A Ruxton woman convicted of plotting to kill her husband and stepson received a life sentence yesterday from a Baltimore County judge who rejected her claim of spousal abuse and attributed her crime to greed.
Before the sentencing, 51-year-old Clara Darlene Mathews wept and said she was sorry but added, "I did what I did to save my own life. . . . You don't have to believe me, but it is the truth. I ask you to have an understanding heart, because I know in my heart I am not a bad person."
Circuit Judge James T. Smith Jr. told Mathews: "I listened to the testimony. I don't believe you at all. . . . I am just absolutely convinced that it was a matter of greed."
He rejected her defense argument that her husband, Henry Burke Mathews, had beaten and raped her. Judge Smith said the tactic had "done a disservice to spouses that are in abusive situations."
Last month, a Baltimore County jury took less than an hour to reject Mathews' story of spousal abuse and find her guilty of conspiracy to commit murder and three counts of solicitation to have Mr. Mathews, 69, and his son, William, killed Aug. 10.
According to testimony, Darlene Mathews paid a friend of her son to find someone to kill her husband, but the youth went to police instead. State Police Tfc. George Forsythe posed as the killer, recorded an agreement with Mathews and accepted a payment for the proposed hit.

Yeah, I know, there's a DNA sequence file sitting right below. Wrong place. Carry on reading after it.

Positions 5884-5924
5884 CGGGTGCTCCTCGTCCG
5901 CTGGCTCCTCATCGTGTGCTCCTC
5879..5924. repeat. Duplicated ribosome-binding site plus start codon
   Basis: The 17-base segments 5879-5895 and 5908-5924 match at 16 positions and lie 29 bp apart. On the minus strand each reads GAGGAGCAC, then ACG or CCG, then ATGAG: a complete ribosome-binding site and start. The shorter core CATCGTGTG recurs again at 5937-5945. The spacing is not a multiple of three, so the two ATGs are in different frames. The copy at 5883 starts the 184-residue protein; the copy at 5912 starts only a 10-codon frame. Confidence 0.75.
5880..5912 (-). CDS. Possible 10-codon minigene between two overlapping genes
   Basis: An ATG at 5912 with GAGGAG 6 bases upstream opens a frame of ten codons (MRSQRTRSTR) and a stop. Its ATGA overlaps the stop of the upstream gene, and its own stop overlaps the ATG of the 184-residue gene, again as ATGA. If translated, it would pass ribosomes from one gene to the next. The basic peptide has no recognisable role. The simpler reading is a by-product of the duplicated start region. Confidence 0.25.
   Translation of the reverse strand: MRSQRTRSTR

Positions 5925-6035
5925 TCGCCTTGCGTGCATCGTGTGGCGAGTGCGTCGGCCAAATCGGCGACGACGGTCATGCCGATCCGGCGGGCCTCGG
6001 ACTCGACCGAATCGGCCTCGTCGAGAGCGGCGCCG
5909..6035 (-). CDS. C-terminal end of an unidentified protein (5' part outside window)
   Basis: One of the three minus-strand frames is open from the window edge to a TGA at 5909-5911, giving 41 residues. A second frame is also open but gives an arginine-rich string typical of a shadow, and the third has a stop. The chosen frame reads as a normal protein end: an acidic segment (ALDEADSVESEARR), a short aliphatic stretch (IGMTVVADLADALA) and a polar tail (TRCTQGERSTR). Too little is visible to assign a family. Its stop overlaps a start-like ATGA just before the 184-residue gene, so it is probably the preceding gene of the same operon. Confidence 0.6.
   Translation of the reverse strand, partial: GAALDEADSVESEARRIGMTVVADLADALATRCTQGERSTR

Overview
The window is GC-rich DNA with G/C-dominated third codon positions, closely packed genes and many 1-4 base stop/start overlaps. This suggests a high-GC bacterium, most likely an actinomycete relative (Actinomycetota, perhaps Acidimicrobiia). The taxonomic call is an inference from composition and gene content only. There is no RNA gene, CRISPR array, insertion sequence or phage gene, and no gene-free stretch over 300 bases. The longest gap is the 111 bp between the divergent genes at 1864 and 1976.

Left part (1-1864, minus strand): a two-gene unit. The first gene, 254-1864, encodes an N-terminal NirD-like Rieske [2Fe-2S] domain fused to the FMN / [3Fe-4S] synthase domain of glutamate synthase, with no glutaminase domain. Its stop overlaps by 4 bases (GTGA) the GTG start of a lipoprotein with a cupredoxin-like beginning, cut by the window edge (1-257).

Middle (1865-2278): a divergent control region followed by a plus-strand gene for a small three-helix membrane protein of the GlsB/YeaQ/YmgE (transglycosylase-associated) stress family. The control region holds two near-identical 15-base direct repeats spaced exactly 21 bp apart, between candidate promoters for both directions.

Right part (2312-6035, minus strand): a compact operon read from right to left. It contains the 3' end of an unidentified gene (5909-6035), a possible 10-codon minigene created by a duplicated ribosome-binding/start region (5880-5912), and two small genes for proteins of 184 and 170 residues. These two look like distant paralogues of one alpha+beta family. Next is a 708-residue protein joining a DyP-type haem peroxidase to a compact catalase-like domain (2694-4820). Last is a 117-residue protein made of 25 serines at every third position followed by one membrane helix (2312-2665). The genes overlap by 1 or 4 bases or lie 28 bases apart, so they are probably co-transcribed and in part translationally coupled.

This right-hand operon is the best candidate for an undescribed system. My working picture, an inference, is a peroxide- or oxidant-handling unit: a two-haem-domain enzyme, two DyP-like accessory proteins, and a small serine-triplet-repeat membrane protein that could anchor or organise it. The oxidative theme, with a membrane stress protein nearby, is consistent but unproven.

In asking for the life sentence, Assistant State's Attorney Kim Detrick called Mathews "a very dangerous individual." From the taped evidence, she recalled one passage in which Mathews had the "nerve to ask George Forsythe not to make too much of a mess in her house when he killed Burke Mathews because she didn't feel like cleaning it up."
Mathews will have to serve about 17 years before her first parole eligibility, prosecutors said.
Defense attorney Richard Karceski spoke at length, saying Mathews "through the great majority of her 51 years on earth has been well-liked, has been a good person. . . . It just doesn't make any sense, and one asks why and how this could come about?"
The couple's 1988 marriage "perhaps was as oil is to vinegar -- and this lady's life changed," he said.
"I ask that you judge her in the same light, under the same microscope as is used in all other cases that come before this court and other courts," he said.
Although Judge Smith's sentence was within state guidelines, Mr. Karceski noted other Baltimore County "sentences that have not even approached in any remote fashion what the guidelines called for."